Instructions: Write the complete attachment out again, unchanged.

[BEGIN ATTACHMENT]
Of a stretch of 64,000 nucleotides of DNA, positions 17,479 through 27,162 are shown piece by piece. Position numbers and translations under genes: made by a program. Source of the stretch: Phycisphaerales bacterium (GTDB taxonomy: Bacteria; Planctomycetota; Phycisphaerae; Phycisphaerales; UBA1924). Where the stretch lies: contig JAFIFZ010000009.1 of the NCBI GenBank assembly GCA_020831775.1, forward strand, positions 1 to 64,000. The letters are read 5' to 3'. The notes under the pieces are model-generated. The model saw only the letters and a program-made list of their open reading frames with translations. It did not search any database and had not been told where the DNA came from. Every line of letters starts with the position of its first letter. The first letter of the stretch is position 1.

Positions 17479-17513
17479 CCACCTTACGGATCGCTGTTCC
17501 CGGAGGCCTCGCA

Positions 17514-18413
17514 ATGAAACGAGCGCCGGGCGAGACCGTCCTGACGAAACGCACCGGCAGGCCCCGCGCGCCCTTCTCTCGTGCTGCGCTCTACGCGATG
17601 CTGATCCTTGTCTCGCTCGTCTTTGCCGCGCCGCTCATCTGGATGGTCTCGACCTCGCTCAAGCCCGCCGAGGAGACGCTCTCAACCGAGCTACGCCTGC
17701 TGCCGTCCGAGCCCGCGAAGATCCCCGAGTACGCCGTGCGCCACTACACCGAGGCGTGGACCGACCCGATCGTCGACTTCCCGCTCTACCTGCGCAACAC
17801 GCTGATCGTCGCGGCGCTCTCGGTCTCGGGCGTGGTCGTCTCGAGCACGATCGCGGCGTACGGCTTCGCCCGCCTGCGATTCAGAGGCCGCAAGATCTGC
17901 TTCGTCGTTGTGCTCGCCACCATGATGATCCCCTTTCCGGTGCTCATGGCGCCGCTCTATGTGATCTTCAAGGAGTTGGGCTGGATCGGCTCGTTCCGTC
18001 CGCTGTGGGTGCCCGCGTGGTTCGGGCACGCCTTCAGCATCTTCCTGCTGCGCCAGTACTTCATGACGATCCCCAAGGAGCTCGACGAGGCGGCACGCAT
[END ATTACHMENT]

Of a stretch of 64,000 nucleotides of DNA, positions 17,479 through 27,162 are shown piece by piece. Position numbers and translations under genes: made by a program. Source of the stretch: Phycisphaerales bacterium (GTDB taxonomy: Bacteria; Planctomycetota; Phycisphaerae; Phycisphaerales; UBA1924). Where the stretch lies: contig JAFIFZ010000009.1 of the NCBI GenBank assembly GCA_020831775.1, forward strand, positions 1 to 64,000. The letters are read 5' to 3'. The notes under the pieces are model-generated. The model saw only the letters and a program-made list of their open reading frames with translations. It did not search any database and had not been told where the DNA came from. Every line of letters starts with the position of its first letter. The first letter of the stretch is position 1.

Positions 17479-17513
17479 CCACCTTACGGATCGCTGTTCC
17501 CGGAGGCCTCGCA

Positions 17514-18413
17514 ATGAAACGAGCGCCGGGCGAGACCGTCCTGACGAAACGCACCGGCAGGCCCCGCGCGCCCTTCTCTCGTGCTGCGCTCTACGCGATG
17601 CTGATCCTTGTCTCGCTCGTCTTTGCCGCGCCGCTCATCTGGATGGTCTCGACCTCGCTCAAGCCCGCCGAGGAGACGCTCTCAACCGAGCTACGCCTGC
17701 TGCCGTCCGAGCCCGCGAAGATCCCCGAGTACGCCGTGCGCCACTACACCGAGGCGTGGACCGACCCGATCGTCGACTTCCCGCTCTACCTGCGCAACAC
17801 GCTGATCGTCGCGGCGCTCTCGGTCTCGGGCGTGGTCGTCTCGAGCACGATCGCGGCGTACGGCTTCGCCCGCCTGCGATTCAGAGGCCGCAAGATCTGC
17901 TTCGTCGTTGTGCTCGCCACCATGATGATCCCCTTTCCGGTGCTCATGGCGCCGCTCTATGTGATCTTCAAGGAGTTGGGCTGGATCGGCTCGTTCCGTC
18001 CGCTGTGGGTGCCCGCGTGGTTCGGGCACGCCTTCAGCATCTTCCTGCTGCGCCAGTACTTCATGACGATCCCCAAGGAGCTCGACGAGGCGGCACGCAT